England, 1984. Margaret Thatcher is in Downing Street, the miners are on strike and the bankers are making money. Lexa, Gabriel and Rae are unlikely allies, but how else are they to survive in a male-dominated merchant bank? Told to broker the sale of a privately-owned coal mine, they find themselves caught between the sexual war of attrition in the office and pitched battles on the picket-line. And violence, they discover, can be contagious.

Your friends or your principles: which would you betray?

Scotland, 2006.The three women are no longer colleagues but still friends. The intensity of the 1980s is a distant memory. Then comes the banking crisis, and the return of a face from the past with shocking news. Lexa must deal with the fallout from the choices she made in her idealistic twenties. But do the people she wants to protect deserve her protection – and at what price?


Tracy Malleus casts a sceptical eye over other people’s superstitions. There’s just one phenomenon she can’t explain: her passion for Drew Monzie, a fat, fifty-something, Calvinist television presenter. Smart, sexy and popular, Tracy seems to have the perfect life. Then her sister Sam returns after seventeen years in America, still burning with childhood resentments, and things go badly wrong. Mishap piles upon misfortune, forcing Tracy to rethink her rationalism, until she starts to wonder whether she might be cursed.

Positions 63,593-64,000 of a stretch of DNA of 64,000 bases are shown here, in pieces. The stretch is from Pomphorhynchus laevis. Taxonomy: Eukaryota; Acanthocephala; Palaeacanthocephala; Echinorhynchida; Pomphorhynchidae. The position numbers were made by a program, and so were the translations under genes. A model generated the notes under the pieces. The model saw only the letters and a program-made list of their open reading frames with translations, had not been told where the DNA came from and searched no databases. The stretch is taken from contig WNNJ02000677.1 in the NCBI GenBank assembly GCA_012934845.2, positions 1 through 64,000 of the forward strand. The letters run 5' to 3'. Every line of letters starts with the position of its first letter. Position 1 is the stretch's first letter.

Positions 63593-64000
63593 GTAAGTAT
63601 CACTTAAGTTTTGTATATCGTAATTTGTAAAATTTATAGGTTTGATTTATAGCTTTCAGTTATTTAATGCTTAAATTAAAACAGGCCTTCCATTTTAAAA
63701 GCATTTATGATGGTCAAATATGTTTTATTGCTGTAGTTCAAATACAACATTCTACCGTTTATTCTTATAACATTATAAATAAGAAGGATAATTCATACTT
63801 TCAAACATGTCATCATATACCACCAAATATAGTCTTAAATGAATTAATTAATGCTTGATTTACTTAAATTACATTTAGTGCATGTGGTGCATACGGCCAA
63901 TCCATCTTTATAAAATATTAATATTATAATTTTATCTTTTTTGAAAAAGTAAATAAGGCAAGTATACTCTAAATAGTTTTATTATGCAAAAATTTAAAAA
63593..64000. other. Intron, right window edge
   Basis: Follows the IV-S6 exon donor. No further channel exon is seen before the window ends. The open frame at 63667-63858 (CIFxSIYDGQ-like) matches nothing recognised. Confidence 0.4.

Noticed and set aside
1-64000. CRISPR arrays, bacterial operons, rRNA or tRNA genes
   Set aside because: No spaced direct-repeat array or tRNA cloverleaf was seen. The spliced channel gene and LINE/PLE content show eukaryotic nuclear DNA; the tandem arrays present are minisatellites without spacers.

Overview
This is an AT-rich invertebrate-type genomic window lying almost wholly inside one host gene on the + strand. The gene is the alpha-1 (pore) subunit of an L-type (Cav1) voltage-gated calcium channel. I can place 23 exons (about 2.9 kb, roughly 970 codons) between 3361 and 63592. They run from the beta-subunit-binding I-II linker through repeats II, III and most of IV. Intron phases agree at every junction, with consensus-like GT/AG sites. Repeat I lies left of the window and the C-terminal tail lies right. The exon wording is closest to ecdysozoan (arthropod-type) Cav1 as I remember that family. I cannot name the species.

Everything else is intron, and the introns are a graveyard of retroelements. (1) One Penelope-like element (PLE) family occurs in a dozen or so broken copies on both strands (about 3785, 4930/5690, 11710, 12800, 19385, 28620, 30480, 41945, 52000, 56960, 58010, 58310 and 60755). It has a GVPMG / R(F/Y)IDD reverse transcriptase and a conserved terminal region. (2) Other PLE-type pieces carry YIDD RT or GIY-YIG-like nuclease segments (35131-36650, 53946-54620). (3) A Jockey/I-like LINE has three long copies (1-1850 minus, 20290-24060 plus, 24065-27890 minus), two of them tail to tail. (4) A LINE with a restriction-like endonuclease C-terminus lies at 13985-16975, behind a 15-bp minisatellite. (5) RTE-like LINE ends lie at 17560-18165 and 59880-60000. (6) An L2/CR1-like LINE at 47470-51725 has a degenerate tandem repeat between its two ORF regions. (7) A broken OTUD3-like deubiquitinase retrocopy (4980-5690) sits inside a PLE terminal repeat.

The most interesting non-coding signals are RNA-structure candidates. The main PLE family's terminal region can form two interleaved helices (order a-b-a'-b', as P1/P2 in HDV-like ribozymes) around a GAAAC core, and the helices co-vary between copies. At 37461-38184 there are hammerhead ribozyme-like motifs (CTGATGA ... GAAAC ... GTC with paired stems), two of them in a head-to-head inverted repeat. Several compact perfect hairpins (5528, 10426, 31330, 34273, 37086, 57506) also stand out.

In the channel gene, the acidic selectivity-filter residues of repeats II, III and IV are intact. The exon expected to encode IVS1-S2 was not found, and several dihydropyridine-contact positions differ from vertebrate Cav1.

Official and Doubtful

Everyone has secrets. Even Nan Megratta, whose job it is to track down the target of an illegibly-addressed blackmail letter. Is it the Labour MP, the flashy restaurateur, or the feminist figurehead turned tabloid hack? And why? Emotionally entangled in each of these lives, Nan is dragged from her precious anonymity into a world of politics, sex and murder...